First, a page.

Snow Removal Tips for Property Owners

February 8, 2014
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Love it or hate it, snow is one of mother nature’s winter trademarks. For property owners, dealing with the chilly winter precipitation can be a hassle, but failing to remove snow and ice can cause potential safety hazards as well as threats to a home’s structure. While every city has its own rules and ordinances for snow removal, it is usually the property owner’s responsibility to keep paths and important accesses free from accumulation.

Here are a few snow removal tips for homeowners:

  1. Rental Property Owners – Address Snow Removal in Lease Agreement!
    If you own a single-family rental property, you may choose to include snow removal service, or you may opt to leave that responsibility to your tenants. Either way, make sure the issue is spelled out clearly in the lease agreement. Also, make sure the lease explains the exact requirements for snow and ice removal. How soon after the snowfall should paths and walkways be shoveled? How wide should the path be?
  2. Prevent Slips and Falls
    Use salt, sand or cat litter to help keep cleared pathways from getting too slippery. Salt and sand are usually the best way to go, since cat litter can contain chemicals that may leech into your soil. However, cat litter can be very useful in providing a solid ground surface with traction. You can also use alfalfa meal, which is a slow-acting fertilizer that provides traction and helps your yard at the same time.
  3. Check City Ordinances/HOA Rules
    Many city ordinances require property owners to to keep sidewalks clear of snow. If you live in a neighborhood with a homeowners association (HOA), they may provide this service as part of your annual dues. Make sure you understand what you are responsible for as far as sidewalks and common areas if you live in a place with an HOA.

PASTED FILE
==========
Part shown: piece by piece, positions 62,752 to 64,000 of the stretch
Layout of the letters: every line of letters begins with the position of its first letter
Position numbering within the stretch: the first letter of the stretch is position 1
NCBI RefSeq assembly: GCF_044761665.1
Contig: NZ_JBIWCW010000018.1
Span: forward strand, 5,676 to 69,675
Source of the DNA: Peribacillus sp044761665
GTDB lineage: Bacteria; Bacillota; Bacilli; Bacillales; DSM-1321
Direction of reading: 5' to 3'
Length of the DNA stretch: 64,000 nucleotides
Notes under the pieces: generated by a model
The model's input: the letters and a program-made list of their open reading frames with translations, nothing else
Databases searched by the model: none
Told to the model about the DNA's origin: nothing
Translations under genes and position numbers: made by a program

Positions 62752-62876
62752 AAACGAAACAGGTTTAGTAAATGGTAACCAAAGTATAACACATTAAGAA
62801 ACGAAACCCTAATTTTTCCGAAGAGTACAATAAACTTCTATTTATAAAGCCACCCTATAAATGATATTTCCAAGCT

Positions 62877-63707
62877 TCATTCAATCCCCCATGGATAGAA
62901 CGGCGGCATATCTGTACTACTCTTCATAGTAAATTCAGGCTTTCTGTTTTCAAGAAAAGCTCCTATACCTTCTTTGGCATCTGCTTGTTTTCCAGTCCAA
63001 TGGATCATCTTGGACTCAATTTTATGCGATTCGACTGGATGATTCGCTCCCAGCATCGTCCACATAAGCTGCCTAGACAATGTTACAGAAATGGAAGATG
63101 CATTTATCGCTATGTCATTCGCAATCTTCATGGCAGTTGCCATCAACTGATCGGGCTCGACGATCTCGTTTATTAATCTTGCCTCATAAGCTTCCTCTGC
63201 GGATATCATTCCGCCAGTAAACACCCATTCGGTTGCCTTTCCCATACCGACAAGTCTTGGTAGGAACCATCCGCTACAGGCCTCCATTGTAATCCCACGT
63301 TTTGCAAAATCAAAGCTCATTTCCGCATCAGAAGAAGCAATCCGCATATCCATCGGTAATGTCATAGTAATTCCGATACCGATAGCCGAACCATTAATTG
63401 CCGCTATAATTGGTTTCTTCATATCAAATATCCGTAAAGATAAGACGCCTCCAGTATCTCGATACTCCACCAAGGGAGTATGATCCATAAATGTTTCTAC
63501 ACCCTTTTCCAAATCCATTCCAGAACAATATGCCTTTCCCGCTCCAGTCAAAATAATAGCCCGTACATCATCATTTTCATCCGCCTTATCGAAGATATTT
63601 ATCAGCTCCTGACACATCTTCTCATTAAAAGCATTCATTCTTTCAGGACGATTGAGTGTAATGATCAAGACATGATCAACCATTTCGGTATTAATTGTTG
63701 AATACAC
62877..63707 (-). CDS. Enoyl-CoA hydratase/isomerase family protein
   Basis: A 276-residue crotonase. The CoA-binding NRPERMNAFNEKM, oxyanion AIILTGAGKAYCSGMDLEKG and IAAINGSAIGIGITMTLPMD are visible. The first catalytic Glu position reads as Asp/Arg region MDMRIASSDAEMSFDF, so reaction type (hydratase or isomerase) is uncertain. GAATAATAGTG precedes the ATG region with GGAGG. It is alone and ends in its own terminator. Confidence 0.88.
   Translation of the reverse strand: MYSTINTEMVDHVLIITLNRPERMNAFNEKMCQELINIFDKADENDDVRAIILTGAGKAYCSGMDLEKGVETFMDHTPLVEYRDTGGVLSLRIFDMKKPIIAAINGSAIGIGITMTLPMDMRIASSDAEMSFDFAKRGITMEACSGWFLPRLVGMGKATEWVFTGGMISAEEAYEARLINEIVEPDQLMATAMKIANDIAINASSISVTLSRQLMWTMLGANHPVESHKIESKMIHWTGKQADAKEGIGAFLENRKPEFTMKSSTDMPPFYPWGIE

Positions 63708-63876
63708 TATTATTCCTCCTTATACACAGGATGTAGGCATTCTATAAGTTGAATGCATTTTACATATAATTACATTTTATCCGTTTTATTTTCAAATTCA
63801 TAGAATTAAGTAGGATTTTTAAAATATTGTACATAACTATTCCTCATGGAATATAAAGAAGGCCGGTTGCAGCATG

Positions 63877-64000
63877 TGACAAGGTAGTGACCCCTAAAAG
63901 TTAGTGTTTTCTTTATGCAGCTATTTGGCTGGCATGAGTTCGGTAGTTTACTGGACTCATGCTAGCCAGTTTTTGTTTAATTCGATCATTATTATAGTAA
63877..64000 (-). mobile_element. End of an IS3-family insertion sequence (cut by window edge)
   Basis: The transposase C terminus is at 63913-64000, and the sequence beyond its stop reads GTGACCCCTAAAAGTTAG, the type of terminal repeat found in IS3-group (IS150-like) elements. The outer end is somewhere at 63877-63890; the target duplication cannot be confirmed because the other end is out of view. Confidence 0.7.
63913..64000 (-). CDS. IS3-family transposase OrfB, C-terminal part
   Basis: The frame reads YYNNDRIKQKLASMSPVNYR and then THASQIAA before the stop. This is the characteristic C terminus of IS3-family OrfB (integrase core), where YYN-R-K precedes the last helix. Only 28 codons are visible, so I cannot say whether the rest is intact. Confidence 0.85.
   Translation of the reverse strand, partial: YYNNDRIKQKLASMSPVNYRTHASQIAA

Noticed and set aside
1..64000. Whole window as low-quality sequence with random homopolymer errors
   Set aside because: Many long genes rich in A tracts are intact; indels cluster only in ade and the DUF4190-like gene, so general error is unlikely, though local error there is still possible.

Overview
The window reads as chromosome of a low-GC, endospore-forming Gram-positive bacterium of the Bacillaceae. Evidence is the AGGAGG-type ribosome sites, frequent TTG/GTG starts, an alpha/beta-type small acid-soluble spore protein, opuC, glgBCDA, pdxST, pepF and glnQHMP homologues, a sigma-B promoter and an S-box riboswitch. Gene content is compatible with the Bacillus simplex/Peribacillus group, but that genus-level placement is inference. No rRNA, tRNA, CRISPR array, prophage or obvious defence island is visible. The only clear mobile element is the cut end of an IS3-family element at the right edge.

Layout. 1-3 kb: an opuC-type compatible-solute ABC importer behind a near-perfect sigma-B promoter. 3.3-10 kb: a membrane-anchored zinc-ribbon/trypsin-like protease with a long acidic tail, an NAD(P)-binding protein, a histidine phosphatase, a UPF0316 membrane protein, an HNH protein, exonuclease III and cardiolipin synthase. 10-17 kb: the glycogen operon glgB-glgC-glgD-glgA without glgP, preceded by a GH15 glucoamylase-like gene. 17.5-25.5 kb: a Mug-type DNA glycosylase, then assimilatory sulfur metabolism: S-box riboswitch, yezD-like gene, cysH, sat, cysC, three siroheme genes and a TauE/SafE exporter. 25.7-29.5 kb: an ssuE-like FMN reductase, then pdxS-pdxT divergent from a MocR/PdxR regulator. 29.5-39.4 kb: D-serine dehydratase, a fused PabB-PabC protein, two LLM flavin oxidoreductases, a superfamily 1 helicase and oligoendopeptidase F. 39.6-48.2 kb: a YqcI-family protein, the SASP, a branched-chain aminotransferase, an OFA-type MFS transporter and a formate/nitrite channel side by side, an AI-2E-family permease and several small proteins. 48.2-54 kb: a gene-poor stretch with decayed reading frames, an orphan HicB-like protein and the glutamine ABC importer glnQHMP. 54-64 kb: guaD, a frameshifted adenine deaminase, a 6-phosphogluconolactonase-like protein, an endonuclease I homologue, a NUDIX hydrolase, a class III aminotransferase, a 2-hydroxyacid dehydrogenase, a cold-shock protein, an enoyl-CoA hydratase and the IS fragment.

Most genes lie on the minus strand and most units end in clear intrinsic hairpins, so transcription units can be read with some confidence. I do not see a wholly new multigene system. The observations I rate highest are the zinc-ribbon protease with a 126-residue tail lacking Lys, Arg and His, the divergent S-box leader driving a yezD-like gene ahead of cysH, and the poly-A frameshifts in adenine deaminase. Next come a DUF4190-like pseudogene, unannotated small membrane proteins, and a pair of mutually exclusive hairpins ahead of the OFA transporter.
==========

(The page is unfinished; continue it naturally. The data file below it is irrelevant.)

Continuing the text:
4. Invest in a Snow Blower
    If you live in an area where snowfall is frequent and heavy, consider investing in a snow blower instead of relying on a shovel. While they may be more expensive, running anywhere from a few hundred to a thousand dollars, you’ll save yourself a lot of time and manual labor by going the snow blower route. There are two basic types of snow blowers: Single-stage and two-stage.According to The Weather Channel, single-stage snow blowers are best used in urban and suburban areas. Single-stage snow blowers “are lightweight and maneuverable; have a rubber edge auger that gets very close to the pavement; handle wet, heavy snow very well. But they will not handle the hard, icy accumulation left behind at the end of your driveway by the snowplow, and are not suitable for gravel.”

    The Weather Channel suggests using a two-stage blower if you need to clear a large driveway or handle drifting snow. Two-stage snow blowers have “an auger that breaks up the snow and an impeller that throws it. Its skids adjust the height and therefore are good for gravel. Most are self-propelled.”

  5.  Use Chemicals Carefully
    If you choose to use de-icing chemicals, make sure you read the manufacturer’s instructions and follow them exactly. Chemicals can be very effective in removing and preventing icy, snowy accumulation. However, these chemicals can cause damage to different types of surfaces – even concrete. They can also be harmful to the environment if used improperly.
  6. Don’t Wait Too Long
    It’s better to remove snow sooner than later. Start shoveling, blowing or applying chemicals before the precipitation has a chance to accumulate. After all, it’s easier to remove 3 inches of snow than it is to shovel 6 inches. Plus, if you can clear away the sidewalks and driveway, the sunlight will help warm the surface and prevent ice from forming.
  7. Protect Your Home
    Don’t pile snow against your home’s exterior or foundation walls. This can cause water damage or cracks, especially if the snow/ice melts and refreezes. Take measures to protect your home’s roof from ice dams.
  8. Keep Your Roof Clear
    Use a roof rake to remove snow buildup from your home’s roof.
  9. Hire a Pro
    Lastly, if you aren’t able to remove snow or ice from your property yourself, hire a professional to come out to your home to do it for you. Roofing companies will usually come out and remove snow from your roof, while landscaping companies will come out to clear walkways, driveways and paths.

You might also like: 


  • How to Improve Your Home’s Curb Appeal in Winter
  • Tips for Preparing Your Home for Winter
  • Winter Storm Home Repairs

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